Spain commissions banking sector audit
MADRID - Reuters
Spain’s Prime Minister Mariano Rajoy reacts during a news conference, May 9. Rajoy’s government is under pressure to displ concerns about the banking sector. REUTERS photoSpain agreed to commission an independent audit of its financial system on May 11, trying to dispel market concerns that a state-funded bank bailout, set to be approved by the cabinet, could strain public finances to breaking point.
At its weekly cabinet meeting, the government was to adopt a plan to force banks to park their toxic real estate assets in holding companies that would later sell them off, a move that could deepen losses for the lenders.
It was also expected to demand banks set aside a further 35 billion euros ($45 billion) to cover sound loans in their real estate portfolios. The government has already obliged banks to make provisions of 54 billion euros to cover bad assets.
A definitive clean-up of troubled banks, as well as an accelerated 2014 budget, are among reforms that could win centre-right Prime Minister Mariano Rajoy more time from the European Union to hit tough deficit targets, EU sources told Reuters, although Spain says it is not asking for leniency.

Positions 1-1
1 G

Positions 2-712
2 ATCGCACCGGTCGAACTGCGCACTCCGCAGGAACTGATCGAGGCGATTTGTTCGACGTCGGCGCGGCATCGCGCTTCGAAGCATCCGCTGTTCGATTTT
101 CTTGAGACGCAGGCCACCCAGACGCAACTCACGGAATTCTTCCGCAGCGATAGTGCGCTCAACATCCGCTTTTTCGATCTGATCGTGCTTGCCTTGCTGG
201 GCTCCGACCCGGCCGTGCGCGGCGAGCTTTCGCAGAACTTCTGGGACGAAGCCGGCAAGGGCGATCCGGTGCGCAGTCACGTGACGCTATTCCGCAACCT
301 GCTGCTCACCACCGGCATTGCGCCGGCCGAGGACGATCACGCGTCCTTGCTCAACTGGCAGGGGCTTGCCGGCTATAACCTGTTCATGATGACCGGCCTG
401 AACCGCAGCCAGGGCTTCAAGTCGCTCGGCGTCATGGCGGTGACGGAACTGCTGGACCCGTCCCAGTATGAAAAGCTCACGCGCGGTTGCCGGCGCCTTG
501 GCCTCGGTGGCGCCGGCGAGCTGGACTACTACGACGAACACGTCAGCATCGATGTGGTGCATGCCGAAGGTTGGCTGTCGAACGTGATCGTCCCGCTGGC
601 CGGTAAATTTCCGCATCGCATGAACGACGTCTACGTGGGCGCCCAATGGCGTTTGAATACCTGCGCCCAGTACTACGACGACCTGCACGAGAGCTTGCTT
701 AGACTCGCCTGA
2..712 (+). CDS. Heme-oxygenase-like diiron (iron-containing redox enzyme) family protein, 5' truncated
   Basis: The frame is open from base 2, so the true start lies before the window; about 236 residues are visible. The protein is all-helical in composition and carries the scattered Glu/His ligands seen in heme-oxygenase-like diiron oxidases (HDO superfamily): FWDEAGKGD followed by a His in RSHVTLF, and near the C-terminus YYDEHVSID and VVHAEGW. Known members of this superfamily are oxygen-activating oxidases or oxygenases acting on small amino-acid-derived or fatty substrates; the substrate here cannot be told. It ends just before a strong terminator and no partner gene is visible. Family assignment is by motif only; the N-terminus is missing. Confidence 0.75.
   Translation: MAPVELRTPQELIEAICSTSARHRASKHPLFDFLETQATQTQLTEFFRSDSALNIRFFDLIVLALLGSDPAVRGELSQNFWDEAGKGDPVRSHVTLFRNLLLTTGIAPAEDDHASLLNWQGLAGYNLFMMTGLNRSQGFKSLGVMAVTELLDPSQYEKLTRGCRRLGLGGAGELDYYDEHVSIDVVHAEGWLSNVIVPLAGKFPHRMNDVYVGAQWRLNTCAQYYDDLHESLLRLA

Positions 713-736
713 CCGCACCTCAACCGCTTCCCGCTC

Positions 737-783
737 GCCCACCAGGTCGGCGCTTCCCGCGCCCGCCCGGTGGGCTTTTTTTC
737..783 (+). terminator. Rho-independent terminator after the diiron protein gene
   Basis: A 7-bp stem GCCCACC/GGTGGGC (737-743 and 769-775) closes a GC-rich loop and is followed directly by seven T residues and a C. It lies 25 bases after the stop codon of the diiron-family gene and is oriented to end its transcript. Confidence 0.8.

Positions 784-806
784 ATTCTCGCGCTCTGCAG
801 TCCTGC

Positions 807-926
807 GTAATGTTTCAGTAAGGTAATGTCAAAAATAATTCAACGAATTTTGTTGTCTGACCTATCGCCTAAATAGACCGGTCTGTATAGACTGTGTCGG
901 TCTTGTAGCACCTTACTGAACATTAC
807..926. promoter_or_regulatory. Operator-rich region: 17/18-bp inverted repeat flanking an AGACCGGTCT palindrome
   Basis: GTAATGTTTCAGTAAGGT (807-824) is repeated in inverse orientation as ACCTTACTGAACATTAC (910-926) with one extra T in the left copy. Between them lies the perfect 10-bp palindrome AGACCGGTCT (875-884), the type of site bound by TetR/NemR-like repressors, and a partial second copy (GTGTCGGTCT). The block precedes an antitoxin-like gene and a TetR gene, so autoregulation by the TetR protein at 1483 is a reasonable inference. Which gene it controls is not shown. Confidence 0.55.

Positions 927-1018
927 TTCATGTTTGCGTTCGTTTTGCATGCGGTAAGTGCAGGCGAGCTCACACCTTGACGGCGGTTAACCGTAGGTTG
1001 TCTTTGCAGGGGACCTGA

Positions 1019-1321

The European Commission published new forecasts on May 11 showing Madrid will have to make big additional savings this year and next to meet its promise to cut the public deficit to 3 percent of national output in 2013.
The EU executive said Spain would have a deficit of 6.4 percent in 2012 and 6.3 percent next year unless policies change. The government has vowed to bring the shortfall down to 5.3 percent this year from 8.5 percent in 2011.
European Union Economic Affairs Commissioner Olli Rehn said the 17-nation eurozone was currently in a “mild by short-lived recession” and would see a “slow and subdued recovery” at the start of the second half of the year.
Economic activity is estimated to have contracted in the first quarter of 2012 after shrinking at the end of last year, officially putting the eurozone in recession, the commission said.
The eurozone’s economy is forecast to shrink by 0.3 percent this year but grow by 1.0 percent in 2013.